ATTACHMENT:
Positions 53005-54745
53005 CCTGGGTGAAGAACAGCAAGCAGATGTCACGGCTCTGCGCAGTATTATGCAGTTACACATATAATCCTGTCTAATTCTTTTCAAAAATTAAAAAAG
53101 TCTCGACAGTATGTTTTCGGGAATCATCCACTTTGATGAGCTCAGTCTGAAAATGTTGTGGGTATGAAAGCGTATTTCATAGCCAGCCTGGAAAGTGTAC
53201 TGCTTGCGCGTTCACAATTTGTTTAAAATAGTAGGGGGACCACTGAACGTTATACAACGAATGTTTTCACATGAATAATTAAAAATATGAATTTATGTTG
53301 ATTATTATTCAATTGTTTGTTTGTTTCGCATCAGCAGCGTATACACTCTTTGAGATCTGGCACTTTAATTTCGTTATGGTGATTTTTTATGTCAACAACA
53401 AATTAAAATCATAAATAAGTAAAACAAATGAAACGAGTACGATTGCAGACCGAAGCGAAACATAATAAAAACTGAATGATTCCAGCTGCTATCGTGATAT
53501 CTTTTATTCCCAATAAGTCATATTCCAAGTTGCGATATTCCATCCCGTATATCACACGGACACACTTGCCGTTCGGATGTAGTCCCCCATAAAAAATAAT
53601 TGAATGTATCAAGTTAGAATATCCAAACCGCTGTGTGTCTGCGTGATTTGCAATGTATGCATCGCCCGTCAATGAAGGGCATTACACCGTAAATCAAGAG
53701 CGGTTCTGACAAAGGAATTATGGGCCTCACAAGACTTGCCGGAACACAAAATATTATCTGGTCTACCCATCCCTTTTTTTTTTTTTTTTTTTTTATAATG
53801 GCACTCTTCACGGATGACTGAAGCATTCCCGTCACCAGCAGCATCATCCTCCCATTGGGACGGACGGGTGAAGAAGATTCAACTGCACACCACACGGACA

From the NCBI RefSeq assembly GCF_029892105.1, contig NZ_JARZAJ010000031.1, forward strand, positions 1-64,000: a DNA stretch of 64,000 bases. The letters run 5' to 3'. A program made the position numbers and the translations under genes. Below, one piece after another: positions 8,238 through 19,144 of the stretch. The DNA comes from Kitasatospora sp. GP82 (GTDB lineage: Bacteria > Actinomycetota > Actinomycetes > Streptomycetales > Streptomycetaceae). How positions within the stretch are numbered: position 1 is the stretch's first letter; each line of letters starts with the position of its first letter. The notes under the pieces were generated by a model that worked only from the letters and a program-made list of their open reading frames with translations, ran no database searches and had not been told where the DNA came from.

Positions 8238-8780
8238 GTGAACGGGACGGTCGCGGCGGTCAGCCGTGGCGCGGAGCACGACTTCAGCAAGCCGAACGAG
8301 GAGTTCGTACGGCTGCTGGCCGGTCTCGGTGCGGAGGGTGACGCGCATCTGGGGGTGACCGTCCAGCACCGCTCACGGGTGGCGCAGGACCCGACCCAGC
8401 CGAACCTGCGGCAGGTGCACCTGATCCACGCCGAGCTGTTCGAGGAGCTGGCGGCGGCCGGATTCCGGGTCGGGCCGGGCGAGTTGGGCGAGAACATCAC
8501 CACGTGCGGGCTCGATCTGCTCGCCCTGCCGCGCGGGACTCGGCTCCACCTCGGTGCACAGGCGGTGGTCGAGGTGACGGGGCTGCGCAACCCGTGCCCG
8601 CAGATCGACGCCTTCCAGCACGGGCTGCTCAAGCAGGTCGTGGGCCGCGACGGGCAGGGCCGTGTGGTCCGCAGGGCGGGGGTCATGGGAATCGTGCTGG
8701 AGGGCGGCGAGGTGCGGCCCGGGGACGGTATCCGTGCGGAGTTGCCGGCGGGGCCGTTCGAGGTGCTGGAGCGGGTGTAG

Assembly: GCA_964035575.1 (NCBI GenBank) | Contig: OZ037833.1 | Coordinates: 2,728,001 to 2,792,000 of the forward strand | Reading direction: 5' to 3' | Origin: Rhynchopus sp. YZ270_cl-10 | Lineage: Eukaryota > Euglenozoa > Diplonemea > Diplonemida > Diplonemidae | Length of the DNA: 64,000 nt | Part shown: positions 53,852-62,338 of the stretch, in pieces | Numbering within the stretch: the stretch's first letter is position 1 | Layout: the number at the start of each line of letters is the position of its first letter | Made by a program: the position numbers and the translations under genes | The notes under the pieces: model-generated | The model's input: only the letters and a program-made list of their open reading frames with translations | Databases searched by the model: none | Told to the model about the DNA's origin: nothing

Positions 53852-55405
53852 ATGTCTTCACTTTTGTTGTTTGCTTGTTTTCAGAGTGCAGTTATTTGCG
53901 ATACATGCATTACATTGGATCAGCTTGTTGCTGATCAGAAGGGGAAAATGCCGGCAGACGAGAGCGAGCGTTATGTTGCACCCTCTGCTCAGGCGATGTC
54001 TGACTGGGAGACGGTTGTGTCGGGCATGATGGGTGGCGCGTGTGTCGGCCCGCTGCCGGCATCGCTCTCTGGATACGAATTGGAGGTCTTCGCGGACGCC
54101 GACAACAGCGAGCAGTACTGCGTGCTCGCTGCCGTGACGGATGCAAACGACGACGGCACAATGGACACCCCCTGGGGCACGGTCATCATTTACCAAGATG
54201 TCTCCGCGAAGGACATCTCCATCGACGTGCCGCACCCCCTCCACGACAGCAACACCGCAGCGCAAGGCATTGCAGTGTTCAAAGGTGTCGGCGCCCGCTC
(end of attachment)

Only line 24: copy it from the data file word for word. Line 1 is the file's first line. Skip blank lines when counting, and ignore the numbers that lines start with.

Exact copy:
54101 GACAACAGCGAGCAGTACTGCGTGCTCGCTGCCGTGACGGATGCAAACGACGACGGCACAATGGACACCCCCTGGGGCACGGTCATCATTTACCAAGATG